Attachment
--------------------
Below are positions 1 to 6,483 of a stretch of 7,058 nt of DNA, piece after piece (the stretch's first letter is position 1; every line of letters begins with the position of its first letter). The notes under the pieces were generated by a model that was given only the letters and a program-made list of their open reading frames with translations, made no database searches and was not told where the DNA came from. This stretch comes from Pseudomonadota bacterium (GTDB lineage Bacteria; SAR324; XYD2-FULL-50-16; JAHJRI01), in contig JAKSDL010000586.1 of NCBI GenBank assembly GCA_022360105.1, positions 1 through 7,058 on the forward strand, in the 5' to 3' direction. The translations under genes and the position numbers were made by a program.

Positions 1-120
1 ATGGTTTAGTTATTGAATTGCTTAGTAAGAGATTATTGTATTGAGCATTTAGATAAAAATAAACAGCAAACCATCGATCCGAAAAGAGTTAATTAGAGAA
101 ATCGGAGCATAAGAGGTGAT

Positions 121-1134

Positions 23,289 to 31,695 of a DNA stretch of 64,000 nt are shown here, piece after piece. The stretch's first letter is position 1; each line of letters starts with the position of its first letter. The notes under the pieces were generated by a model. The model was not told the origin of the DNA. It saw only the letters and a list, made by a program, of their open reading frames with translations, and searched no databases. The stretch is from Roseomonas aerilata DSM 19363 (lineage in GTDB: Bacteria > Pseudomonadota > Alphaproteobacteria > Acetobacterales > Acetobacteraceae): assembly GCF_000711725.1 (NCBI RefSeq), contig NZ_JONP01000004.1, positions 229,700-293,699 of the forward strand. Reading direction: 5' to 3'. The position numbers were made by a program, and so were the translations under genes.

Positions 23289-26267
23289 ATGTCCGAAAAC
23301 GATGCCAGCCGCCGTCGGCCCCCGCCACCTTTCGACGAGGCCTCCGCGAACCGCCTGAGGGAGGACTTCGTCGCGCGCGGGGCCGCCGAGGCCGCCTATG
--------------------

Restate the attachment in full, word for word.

Below are positions 1 to 6,483 of a stretch of 7,058 nt of DNA, piece after piece (the stretch's first letter is position 1; every line of letters begins with the position of its first letter). The notes under the pieces were generated by a model that was given only the letters and a program-made list of their open reading frames with translations, made no database searches and was not told where the DNA came from. This stretch comes from Pseudomonadota bacterium (GTDB lineage Bacteria; SAR324; XYD2-FULL-50-16; JAHJRI01), in contig JAKSDL010000586.1 of NCBI GenBank assembly GCA_022360105.1, positions 1 through 7,058 on the forward strand, in the 5' to 3' direction. The translations under genes and the position numbers were made by a program.

Positions 1-120
1 ATGGTTTAGTTATTGAATTGCTTAGTAAGAGATTATTGTATTGAGCATTTAGATAAAAATAAACAGCAAACCATCGATCCGAAAAGAGTTAATTAGAGAA
101 ATCGGAGCATAAGAGGTGAT

Positions 121-1134

Positions 23,289 to 31,695 of a DNA stretch of 64,000 nt are shown here, piece after piece. The stretch's first letter is position 1; each line of letters starts with the position of its first letter. The notes under the pieces were generated by a model. The model was not told the origin of the DNA. It saw only the letters and a list, made by a program, of their open reading frames with translations, and searched no databases. The stretch is from Roseomonas aerilata DSM 19363 (lineage in GTDB: Bacteria > Pseudomonadota > Alphaproteobacteria > Acetobacterales > Acetobacteraceae): assembly GCF_000711725.1 (NCBI RefSeq), contig NZ_JONP01000004.1, positions 229,700-293,699 of the forward strand. Reading direction: 5' to 3'. The position numbers were made by a program, and so were the translations under genes.

Positions 23289-26267
23289 ATGTCCGAAAAC
23301 GATGCCAGCCGCCGTCGGCCCCCGCCACCTTTCGACGAGGCCTCCGCGAACCGCCTGAGGGAGGACTTCGTCGCGCGCGGGGCCGCCGAGGCCGCCTATG